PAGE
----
The day following Garnier’s death, December 8th., Feast of the Immaculate Conception, Noel Chabanel’s life of “bloodless martyrdom” ended in a martyrdom of blood.

INITIAL MYSTERY SURROUNDING NOEL’S DEATH

At first the details of Noel’s disappearance were vague and uncertain. But thanks to the painstaking care and precision of his chief chronicler, Paul Ragueneau, we are now able to reconstruct the sequence of events leading up to Noel’s martyrdom. There are two accounts of Noel’s death written by Ragueneau. The first, in the 1650 Relation, written shortly after Noel’s disappearance, recounts his death but reveals no knowledge of the motives for the slaying. Only months later did the real story come to Ragueneau. This more accurate information was the basis of his second account.

THE FIRST ACCOUNT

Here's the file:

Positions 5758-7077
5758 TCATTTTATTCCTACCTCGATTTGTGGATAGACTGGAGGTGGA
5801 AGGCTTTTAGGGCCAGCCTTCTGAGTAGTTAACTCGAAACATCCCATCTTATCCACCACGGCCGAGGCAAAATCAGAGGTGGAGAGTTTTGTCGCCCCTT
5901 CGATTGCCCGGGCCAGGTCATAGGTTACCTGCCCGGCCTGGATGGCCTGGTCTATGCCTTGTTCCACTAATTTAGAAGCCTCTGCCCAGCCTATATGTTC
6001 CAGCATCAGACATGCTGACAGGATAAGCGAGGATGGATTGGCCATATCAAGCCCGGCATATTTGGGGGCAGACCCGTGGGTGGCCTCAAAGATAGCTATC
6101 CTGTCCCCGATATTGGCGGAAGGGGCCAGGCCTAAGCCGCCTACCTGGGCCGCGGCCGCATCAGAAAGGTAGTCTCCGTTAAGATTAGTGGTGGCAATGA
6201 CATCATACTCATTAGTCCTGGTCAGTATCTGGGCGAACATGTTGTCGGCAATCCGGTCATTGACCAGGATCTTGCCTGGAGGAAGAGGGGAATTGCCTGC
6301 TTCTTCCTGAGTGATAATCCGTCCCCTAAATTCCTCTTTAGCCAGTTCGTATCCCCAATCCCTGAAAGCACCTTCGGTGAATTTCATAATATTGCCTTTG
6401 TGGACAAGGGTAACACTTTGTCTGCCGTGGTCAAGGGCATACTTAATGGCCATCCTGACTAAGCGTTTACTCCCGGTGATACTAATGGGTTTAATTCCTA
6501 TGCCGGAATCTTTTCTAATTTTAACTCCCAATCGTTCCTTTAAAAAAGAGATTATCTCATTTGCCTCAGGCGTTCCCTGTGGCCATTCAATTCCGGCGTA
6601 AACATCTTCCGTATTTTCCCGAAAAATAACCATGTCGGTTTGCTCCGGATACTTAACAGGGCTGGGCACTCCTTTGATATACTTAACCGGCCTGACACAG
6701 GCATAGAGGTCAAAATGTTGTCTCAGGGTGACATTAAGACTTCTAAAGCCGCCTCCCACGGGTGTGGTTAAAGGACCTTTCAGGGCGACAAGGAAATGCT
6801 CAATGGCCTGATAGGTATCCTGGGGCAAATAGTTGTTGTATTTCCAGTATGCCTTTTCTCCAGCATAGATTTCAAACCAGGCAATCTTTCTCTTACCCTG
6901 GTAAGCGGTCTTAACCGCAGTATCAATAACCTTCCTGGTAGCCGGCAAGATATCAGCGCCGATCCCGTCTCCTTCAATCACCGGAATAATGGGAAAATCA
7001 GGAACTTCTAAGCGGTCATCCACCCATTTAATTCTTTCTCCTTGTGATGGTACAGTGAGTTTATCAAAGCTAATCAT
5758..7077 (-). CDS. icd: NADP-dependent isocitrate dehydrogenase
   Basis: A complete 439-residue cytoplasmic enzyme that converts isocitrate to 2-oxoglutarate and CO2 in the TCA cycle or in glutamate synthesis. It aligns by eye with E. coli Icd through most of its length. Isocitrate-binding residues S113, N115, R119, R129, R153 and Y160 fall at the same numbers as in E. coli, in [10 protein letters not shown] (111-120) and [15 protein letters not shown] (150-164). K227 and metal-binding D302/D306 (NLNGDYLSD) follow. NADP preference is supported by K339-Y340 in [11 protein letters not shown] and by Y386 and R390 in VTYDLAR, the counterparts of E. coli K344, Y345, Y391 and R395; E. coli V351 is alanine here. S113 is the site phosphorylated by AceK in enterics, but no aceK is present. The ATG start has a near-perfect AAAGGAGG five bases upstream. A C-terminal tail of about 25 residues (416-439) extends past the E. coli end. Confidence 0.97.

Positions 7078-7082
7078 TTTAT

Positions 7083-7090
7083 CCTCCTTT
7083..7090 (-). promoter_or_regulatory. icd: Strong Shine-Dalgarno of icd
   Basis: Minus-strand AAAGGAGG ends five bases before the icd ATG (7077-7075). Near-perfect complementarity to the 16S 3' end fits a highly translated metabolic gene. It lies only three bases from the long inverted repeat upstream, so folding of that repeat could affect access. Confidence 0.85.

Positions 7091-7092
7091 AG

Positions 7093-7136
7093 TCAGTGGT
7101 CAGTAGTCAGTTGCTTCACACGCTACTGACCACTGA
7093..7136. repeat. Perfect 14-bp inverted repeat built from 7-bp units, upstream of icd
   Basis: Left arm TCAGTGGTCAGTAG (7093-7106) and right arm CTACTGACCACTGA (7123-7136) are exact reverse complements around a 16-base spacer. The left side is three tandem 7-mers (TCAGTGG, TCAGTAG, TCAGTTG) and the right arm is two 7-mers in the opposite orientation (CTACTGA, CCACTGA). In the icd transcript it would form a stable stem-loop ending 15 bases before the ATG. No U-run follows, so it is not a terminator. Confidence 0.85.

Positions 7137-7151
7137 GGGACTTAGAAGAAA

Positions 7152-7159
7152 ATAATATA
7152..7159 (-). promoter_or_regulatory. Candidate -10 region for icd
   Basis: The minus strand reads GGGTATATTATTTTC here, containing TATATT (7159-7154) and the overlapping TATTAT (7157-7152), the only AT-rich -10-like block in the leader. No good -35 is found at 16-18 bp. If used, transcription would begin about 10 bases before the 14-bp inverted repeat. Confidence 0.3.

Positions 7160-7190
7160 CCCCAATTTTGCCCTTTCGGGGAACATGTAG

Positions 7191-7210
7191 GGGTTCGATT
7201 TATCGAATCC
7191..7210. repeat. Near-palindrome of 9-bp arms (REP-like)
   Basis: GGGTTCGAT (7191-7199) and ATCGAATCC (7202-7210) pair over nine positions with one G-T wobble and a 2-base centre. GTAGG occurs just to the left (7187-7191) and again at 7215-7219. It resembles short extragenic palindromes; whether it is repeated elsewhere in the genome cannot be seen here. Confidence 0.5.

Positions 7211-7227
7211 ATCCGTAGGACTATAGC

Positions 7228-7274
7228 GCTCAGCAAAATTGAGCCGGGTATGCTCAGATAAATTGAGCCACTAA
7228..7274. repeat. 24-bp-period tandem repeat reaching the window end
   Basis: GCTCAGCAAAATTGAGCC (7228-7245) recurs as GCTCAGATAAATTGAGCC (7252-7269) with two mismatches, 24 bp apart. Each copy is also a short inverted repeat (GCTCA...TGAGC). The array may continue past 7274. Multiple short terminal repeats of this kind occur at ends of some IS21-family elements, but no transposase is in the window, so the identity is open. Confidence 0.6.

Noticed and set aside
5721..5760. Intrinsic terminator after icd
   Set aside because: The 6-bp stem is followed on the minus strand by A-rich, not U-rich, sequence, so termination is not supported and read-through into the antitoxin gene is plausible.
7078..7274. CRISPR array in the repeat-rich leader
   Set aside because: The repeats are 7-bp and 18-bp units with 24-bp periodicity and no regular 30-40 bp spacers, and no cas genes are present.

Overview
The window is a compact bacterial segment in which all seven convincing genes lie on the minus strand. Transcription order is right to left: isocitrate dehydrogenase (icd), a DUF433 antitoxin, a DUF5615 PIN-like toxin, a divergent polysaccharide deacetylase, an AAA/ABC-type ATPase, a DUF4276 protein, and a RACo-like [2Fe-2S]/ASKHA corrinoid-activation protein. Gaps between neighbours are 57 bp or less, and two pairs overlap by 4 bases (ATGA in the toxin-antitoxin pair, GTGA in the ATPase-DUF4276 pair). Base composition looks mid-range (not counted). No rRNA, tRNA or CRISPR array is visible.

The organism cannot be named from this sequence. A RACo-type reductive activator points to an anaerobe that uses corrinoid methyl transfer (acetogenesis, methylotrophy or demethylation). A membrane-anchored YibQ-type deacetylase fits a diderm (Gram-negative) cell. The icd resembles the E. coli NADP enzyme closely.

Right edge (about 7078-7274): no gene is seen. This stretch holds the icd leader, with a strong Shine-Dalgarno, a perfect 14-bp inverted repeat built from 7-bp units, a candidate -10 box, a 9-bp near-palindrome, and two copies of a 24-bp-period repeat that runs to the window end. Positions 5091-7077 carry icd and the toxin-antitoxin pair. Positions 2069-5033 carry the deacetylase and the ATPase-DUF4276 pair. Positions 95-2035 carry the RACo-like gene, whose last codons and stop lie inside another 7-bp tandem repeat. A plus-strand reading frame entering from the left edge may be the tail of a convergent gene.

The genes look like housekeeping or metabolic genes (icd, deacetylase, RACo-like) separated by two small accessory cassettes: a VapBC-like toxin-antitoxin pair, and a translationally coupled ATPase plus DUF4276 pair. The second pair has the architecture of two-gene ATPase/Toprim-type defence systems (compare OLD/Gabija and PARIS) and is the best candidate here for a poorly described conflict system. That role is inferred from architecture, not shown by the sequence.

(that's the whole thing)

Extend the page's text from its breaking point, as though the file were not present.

The first account as given by Ragueneau in the 1650 Relation goes as follows. On Dec. 5th., 1649 Noel, as ordered, left St. Jean to proceed to Christian Island. On his way north he stopped at the village of St. Matthias, a Petun mission where two Fathers, Greslon and Garreau were stationed. It was here Noel spoke his last recorded words to Father Garreau who had sailed to New France with him six years previously. On the morning of Dec. 7th., he left them accompanied by seven or eight christian Hurons. After covering a distance of six long leagues over difficult wintry roads night came upon them. While his companions slept, Noel remained awake to pray. Suddenly the silence of the night was pierced by shouts and noises. Some of these came from the victorious Iroquois who had ravaged St. Jean; some came from the prisoners taken there. Noel quickly awakened his companions who immediately scattered in flight leaving Chabanel alone. The Christians who had escaped from danger reached the Petun nation and reported that Noel tried to follow them, but when he could no longer keep up with them, fell on his knees saying: “What difference does it make if I die or not? This life does not count for much. The Iroquois cannot snatch the happiness of heaven from me.”